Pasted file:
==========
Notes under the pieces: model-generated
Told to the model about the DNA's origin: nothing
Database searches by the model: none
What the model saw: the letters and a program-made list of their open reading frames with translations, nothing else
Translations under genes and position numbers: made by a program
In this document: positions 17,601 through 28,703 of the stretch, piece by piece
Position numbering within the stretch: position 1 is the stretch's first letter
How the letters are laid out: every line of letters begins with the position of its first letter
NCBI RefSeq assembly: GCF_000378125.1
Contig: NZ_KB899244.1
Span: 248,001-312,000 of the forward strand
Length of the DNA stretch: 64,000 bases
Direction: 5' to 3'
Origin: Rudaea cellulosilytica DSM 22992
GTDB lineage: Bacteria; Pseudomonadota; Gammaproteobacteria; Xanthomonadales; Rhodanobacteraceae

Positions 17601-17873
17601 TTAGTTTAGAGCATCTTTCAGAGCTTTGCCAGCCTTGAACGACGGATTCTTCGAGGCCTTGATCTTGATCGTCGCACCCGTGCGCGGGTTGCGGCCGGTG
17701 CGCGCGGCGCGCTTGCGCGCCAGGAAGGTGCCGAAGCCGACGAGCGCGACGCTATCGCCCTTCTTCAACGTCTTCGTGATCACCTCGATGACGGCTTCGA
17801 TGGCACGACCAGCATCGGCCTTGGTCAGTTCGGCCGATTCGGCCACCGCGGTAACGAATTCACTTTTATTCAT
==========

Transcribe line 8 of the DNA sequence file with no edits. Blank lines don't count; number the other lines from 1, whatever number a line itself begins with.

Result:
How the letters are laid out: every line of letters begins with the position of its first letter